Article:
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Two new species of coral discovered off Taiwan coast

By Shane Graber - Posted Apr 09, 2012 11:00 AM
The two new species, Pseudosiderastrea formosa and Polycyanthus chiashanensis, are both shallow water species and can be found just off the Taiwan coast in water less than 10 meters deep. Their location makes them susceptible to pollution, environmental groups say.
Two new species of coral discovered off Taiwan coast

A New Shallow-Water Species, Polycyathus chaishanensis sp. nov., from Chaishan, Kaohsiung, Taiwan

The findings were published in the January and February 2012 issues of Zoological Studies by an international collaboration of researchers from Australia, Brazil, Japan, Kenya, and Taiwan.

Polycyathus chaishanensis sp. nov.

Polycyathus chaishanensis sp. nov. (pictured at top) is a small encrusting coral that lives in colonies with others of its species. According to the species description when the corla is "expanded, vivid-red to brown polyps rise considerably above the calice, and long and slender tentacles are covered with white nematocyst batteries. Polycyathus chaishanensis is the only species of Polycyathus known from Taiwanese waters and appears to be endemic to a small region at Chaishan, [Taiwan]."

Pseudosiderastrea formosa sp. nov.

New Pseudosiderastrea formosa coral.
New Pseudosiderastrea formosa coral.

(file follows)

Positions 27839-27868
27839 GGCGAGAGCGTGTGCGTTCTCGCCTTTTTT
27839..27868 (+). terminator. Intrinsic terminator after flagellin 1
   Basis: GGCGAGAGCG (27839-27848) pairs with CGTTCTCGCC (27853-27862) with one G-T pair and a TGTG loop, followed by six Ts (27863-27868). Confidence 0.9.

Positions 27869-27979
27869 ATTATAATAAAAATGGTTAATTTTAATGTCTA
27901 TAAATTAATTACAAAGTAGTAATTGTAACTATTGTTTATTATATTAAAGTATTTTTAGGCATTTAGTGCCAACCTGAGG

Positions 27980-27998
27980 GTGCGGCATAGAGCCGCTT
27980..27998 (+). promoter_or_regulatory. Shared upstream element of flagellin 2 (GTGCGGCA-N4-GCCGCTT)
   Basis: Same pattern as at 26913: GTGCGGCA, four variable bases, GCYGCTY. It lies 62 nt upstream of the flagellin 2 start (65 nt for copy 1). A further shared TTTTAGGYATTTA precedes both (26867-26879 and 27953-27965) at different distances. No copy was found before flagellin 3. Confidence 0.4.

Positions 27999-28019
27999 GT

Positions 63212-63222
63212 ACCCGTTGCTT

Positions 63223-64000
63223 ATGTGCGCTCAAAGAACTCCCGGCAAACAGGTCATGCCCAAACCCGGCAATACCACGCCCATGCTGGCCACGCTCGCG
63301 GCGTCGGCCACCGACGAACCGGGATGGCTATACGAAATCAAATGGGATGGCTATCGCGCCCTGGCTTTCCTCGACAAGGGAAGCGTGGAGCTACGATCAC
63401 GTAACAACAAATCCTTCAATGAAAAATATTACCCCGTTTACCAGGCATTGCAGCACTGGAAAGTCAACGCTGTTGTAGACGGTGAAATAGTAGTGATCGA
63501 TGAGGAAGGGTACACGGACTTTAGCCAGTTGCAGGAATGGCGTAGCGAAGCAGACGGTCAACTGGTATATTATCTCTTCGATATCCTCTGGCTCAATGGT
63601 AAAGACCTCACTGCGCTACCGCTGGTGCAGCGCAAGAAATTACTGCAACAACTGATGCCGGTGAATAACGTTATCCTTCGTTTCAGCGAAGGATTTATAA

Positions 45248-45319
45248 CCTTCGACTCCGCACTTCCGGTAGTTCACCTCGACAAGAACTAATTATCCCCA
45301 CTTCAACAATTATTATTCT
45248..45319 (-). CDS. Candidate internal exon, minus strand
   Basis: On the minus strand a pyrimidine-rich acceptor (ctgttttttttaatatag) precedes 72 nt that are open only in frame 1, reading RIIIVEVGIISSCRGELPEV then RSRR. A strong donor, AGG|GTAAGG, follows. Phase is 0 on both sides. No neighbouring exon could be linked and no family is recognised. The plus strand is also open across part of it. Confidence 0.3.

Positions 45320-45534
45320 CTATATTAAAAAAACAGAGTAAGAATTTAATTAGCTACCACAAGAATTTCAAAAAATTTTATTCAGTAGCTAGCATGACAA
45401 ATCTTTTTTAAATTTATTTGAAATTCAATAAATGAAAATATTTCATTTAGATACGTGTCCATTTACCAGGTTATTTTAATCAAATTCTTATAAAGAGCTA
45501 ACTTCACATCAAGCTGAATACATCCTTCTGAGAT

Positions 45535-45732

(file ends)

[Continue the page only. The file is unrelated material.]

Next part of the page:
Pictured at right, Pseudosiderastrea formosa is only the second coral added to the Pseudosiderastrea genus since the first was found in 1935 off the coast of Papua New Guinea and Australia. It reportedly "lives on rocky substrates where it forms encrusting colonies ... [and] it may co-occur with Pseudosiderastrea tayamai" the only other coral in this genus.

As mentioned, the location of both of these corals makes them highly susceptible to human disturbances like construction and pollution from urban and agricultural runoff. The Takao Hill Association has urged the Taiwan government to contact the International Union for Conservation of Nature and Natural Resources (homepage, Wikipedia) in order to get them listed as "endangered." This would allow the government to obtain additional financial resources for their protection.

(via Taipei Times)

Author: Shane Graber
Location: Indiana

Shane has kept saltwater tanks for the last 12 years, is a research scientist, lives in northern Indiana, and is a proud Advanced Aquarist staffer.


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